Three of the seven remaining candidates to be the next Baton Rouge police chief weighed in on community policing, officer misconduct investigations and more during the final set of public interviews on Thursday evening.
A 14-person committee organized by Mayor-President Sharon Weston Broome asked each candidate 15 questions that were similar, but not identical, to the questions asked to the first set of four candidates on Nov. 16.
Committee members questioned the fairness of asking all candidates the same questions when the later three would have more time to prepare, so the committee asked new questions.
Four candidates were going to be interviewed Thursday, but Samuel Wyatt, the director of investigations for the LSU System Office of Internal Audit, said Thursday morning he withdrew as an applicant.
The committee will narrow the field to five candidates and recommend them for personal interviews with Broome after a Dec. 7 public comment forum and candidate closing statements. That meeting will start at 4:30 p.m. in the Metro Council chambers, though it was previously scheduled for 5 p.m.
Broome previously said she will select a new chief by the end of the year.
The candidates interviewed Thursday were Baton Rouge Police officer Robert McGarner, Louisiana State Police trooper Murphy Paul Jr. and University of Louisiana at Monroe Police Department officer Jeremy Kent.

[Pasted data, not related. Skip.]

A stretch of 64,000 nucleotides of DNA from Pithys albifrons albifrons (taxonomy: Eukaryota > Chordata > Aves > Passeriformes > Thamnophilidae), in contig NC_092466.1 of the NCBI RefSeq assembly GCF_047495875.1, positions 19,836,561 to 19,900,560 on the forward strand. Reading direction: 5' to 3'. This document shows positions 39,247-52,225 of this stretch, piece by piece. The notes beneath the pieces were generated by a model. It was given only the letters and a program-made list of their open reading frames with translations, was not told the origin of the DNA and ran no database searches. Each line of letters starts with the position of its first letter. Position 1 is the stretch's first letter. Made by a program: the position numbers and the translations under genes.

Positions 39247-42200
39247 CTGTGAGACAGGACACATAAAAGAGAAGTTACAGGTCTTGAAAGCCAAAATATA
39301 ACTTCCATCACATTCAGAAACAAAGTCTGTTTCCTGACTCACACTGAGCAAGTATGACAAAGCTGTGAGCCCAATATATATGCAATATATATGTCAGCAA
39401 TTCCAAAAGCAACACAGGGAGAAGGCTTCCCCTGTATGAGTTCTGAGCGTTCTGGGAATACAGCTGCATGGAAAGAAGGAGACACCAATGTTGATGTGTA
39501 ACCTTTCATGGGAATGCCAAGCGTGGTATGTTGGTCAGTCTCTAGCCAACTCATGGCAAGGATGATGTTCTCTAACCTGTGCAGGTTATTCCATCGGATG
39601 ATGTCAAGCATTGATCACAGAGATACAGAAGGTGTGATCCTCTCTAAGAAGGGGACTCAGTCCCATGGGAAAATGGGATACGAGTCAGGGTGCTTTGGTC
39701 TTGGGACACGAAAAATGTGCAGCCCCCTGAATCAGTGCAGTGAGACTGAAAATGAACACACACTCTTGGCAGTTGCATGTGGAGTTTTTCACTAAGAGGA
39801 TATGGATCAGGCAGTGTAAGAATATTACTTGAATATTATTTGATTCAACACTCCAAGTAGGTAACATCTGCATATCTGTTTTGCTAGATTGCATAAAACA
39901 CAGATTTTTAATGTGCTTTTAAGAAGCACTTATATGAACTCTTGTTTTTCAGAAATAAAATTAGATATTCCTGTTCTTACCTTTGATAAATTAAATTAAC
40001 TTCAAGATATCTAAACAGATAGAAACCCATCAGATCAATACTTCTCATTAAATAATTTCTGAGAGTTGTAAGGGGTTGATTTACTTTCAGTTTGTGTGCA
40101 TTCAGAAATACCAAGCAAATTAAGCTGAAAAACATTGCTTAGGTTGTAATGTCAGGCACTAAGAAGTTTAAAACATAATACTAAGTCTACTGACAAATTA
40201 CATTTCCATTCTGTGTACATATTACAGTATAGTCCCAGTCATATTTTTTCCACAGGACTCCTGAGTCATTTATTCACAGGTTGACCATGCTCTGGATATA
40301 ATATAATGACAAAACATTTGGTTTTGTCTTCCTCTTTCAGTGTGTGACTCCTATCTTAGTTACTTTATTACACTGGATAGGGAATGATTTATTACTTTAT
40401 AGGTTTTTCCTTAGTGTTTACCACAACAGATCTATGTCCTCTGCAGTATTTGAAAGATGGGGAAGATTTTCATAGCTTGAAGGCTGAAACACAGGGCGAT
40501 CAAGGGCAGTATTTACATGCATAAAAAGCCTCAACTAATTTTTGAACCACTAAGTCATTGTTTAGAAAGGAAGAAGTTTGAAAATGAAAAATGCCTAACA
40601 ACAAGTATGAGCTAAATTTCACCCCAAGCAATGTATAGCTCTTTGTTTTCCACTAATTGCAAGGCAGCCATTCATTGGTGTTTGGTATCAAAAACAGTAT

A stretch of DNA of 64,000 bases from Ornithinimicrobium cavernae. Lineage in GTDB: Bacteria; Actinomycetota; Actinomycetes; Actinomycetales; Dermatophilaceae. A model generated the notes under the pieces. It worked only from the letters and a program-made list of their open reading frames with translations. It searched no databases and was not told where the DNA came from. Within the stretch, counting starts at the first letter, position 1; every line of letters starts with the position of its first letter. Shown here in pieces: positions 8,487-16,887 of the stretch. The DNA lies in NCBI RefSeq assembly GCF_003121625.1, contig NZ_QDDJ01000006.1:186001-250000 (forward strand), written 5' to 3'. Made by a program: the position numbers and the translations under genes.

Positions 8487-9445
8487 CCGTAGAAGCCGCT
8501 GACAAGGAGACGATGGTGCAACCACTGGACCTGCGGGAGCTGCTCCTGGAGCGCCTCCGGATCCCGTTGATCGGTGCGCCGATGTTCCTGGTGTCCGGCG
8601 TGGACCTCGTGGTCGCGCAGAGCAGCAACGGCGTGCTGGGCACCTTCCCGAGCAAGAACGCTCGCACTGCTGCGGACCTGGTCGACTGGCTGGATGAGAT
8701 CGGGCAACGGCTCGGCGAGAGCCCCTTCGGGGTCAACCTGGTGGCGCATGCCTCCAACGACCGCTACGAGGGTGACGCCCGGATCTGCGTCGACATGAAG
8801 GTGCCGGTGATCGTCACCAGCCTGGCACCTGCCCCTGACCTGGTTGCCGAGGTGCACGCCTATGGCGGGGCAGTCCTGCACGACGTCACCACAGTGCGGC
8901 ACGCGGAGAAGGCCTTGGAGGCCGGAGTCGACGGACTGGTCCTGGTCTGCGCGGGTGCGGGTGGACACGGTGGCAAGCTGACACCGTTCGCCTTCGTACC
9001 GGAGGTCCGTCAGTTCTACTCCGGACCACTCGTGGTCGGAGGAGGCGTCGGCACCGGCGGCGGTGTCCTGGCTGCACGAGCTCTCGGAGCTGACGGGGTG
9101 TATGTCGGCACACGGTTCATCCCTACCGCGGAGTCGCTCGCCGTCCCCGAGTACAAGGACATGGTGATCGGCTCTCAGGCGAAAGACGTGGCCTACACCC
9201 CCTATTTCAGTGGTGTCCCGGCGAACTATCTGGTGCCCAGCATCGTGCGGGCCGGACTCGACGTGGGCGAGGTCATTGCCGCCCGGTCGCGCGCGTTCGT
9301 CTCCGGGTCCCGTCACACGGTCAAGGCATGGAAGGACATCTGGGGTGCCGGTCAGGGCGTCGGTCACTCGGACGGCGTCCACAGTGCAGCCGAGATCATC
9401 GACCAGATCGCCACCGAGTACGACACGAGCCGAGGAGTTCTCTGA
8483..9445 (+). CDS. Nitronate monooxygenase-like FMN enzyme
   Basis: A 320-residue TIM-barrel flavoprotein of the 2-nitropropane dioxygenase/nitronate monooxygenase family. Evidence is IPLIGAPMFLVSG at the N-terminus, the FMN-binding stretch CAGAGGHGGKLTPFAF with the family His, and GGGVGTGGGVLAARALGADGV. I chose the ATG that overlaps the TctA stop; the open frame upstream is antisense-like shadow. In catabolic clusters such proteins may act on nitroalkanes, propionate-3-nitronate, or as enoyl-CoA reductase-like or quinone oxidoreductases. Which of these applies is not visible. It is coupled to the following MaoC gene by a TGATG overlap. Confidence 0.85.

A private organization, Together Baton Rouge, previously proposed holding private meetings with the candidates with the help of former New Orleans Police Department Superintendent Ronal Serpas in order to dig deeper with the candidates.
Jennifer Carwile, a Together Baton Rouge member and committee member, told The Advocate on Thursday night they will no longer hold those interviews, but group members plan to participate at the Dec. 7 meeting. A number of people wearing Together Baton Rouge pins sat in the audience Thursday night.
About 35 people were in the audience at the beginning of Thursday's interviews, but only about 17 remained at the end.
Committee members previously raised questions about the makeup of the group after two members were unable to make the first set of interviews because they both work as lawyers and were in court. City-Parish Chief Administrative Officer Darryl Gissel said Thursday the two members watched the recording of the first interviews and were asked to participate on Thursday.
McGarner is currently a lieutenant and assistant uniform patrol commander for the Baton Rouge Police Department, where he has worked since 1989. The Lee High School graduate was also a communication private for the U.S. Army on a part-time basis between 1987 and 1995.
In response to a question about improving policing, McGarner said he would like to mandate that every officer make at least one non-service contact a week, which could mean stopping and talking with a neighbor and leaving contact information. He said this multiplied by all the officers would help improve community policing.